Cerebellar abiotrophy
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Articles > Keywords > Cerebellar abiotrophy

Cerebellar Abiotrophy

Rare Brain Disorder Affects Dogs Balance, Coordination

One of the more heartbreaking disorders that can strike your dog is an inherited brain disorder known as cerebellar abiotrophy. In this condition there is premature aging and deterioration of the cerebellum, which is the part of the brain that controls movement and coordination. In most animals with this condition, the cerebellum matures normally before the puppy is born, but then specific cells in the cerebellum, known as Purkinje cells, deteriorate steadily after birth. Occasionally cells in other areas of the brain are affected as well. [...]

Cerebellar Abiotrophy A Serious Inherited Condition In Arabians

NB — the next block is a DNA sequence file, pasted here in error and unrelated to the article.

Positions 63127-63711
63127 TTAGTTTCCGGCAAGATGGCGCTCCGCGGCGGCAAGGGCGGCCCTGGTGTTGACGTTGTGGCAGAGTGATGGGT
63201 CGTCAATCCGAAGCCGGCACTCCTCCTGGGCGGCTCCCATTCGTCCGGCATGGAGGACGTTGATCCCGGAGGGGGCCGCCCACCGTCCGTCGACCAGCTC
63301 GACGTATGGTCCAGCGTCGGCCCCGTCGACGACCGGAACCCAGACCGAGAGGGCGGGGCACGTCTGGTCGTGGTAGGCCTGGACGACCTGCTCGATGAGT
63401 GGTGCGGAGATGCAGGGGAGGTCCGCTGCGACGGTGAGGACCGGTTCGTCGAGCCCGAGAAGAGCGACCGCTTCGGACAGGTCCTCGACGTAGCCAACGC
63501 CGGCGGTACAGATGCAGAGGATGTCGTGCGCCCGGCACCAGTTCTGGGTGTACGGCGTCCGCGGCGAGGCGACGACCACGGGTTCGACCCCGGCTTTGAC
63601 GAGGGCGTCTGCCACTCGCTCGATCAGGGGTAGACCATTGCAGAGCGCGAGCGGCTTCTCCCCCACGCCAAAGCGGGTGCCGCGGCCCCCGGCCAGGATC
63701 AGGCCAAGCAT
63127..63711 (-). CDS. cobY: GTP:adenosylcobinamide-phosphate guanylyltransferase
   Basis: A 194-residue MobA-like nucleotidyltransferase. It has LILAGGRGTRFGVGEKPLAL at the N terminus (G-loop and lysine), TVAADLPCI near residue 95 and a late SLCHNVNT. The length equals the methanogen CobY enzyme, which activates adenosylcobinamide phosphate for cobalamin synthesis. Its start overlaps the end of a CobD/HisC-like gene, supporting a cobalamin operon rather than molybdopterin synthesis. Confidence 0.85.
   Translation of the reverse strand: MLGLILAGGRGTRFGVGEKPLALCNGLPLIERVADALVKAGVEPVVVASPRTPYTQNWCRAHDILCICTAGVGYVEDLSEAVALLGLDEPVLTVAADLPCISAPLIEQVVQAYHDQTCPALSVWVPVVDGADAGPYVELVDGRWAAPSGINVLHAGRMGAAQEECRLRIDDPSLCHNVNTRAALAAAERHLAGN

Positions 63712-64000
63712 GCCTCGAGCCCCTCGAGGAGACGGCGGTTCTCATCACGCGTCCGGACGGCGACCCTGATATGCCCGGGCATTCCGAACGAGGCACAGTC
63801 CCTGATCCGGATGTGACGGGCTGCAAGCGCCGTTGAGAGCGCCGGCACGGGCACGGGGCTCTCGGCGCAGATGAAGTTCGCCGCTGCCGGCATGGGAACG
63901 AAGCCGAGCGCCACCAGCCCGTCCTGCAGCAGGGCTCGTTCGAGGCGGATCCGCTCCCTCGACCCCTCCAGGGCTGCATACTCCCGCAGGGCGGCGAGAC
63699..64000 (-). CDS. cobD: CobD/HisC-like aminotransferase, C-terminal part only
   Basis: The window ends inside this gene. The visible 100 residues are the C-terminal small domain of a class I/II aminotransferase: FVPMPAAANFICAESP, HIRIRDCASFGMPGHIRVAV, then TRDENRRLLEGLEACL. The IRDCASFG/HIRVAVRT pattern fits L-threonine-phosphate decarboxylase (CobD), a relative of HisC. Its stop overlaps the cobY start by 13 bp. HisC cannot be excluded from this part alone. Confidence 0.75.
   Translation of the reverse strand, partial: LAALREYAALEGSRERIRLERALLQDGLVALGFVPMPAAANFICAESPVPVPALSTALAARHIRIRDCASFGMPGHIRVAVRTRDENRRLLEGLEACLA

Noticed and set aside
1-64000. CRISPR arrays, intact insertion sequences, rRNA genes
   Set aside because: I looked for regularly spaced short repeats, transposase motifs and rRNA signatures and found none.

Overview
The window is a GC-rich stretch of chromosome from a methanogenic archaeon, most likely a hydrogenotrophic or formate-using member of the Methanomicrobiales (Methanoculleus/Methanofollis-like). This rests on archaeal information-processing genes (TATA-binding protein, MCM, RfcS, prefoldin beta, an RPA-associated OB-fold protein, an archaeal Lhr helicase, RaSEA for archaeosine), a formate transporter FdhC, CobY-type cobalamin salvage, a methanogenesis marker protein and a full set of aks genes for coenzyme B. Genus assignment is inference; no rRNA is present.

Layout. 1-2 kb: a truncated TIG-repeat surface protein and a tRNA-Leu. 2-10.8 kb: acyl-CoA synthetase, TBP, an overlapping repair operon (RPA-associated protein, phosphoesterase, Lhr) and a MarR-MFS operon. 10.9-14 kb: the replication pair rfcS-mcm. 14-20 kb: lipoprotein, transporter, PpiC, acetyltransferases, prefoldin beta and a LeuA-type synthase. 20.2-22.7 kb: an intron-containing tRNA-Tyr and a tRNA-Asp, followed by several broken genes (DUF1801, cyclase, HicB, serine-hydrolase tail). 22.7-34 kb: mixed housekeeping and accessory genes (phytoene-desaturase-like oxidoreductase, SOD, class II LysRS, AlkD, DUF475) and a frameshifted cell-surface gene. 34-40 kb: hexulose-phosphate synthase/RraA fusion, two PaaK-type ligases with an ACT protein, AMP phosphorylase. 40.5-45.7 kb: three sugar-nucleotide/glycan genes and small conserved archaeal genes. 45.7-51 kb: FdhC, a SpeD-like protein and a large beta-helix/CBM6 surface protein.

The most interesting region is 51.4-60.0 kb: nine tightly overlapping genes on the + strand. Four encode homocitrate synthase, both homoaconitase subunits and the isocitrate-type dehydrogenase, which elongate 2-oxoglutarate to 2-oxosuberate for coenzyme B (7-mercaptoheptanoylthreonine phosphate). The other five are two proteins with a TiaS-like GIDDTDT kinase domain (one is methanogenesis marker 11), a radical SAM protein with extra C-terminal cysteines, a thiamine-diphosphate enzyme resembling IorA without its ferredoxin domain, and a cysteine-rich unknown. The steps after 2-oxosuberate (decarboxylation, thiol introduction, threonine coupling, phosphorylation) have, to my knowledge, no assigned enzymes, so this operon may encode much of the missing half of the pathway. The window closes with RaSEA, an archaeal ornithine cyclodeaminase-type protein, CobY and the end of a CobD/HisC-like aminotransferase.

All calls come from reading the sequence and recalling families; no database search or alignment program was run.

Equine CA or Cerebellar Abiotrophy, found almost solely in the Arabian horse bloodlines, is a neurological, genetic condition. Most foals appear normal and show no sign of cerebellar abiotrophy at birth but noticeable symptoms usually appear around four months of age. There are some cases where the first symptoms of cerebellar abiotrophy appeared in foals only a few days old or horses over a year. Cerebellar abiotrophy develops when the neurons recognized as Purkinje cells, located in a region of the brain called the cerebellum, start to die off shortly after birth. It affects a horse's coordination and balance under six months of age but because of the gradual onset of CA symptoms, caretakers or owners often do not notice any physical problems in affected horses until they are much older. A horse without Purkinje cells has no sense of distance and space. [...]

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